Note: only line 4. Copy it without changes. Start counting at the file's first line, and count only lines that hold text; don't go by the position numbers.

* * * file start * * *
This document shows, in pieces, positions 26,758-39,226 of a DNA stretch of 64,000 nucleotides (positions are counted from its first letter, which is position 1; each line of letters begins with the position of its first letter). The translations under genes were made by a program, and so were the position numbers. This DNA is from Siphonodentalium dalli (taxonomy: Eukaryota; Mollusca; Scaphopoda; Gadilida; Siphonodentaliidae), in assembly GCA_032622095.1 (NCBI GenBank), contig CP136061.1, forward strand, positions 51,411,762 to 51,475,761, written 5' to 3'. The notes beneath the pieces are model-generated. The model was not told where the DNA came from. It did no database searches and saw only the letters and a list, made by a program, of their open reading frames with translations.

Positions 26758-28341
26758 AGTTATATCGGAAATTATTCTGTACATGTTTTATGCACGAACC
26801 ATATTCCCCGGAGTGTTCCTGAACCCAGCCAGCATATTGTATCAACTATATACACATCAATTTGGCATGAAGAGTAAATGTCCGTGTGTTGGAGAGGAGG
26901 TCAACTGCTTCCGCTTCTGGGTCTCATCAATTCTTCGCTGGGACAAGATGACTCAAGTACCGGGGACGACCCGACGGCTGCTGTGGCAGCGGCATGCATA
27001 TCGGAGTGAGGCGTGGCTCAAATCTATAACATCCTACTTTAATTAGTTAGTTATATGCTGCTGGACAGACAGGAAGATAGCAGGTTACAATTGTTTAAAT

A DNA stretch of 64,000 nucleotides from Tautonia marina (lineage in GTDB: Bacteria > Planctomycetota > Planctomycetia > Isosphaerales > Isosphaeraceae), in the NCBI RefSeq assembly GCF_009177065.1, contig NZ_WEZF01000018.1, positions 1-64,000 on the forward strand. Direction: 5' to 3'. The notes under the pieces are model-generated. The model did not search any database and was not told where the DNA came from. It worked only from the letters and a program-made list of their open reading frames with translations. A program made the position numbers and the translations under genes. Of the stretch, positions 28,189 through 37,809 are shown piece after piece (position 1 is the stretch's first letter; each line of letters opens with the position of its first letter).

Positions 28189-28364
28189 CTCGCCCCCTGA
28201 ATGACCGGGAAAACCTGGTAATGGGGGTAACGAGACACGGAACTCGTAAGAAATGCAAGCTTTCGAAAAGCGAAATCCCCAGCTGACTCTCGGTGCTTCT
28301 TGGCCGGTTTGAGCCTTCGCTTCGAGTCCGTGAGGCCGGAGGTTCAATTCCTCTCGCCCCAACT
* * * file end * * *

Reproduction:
26801 ATATTCCCCGGAGTGTTCCTGAACCCAGCCAGCATATTGTATCAACTATATACACATCAATTTGGCATGAAGAGTAAATGTCCGTGTGTTGGAGAGGAGG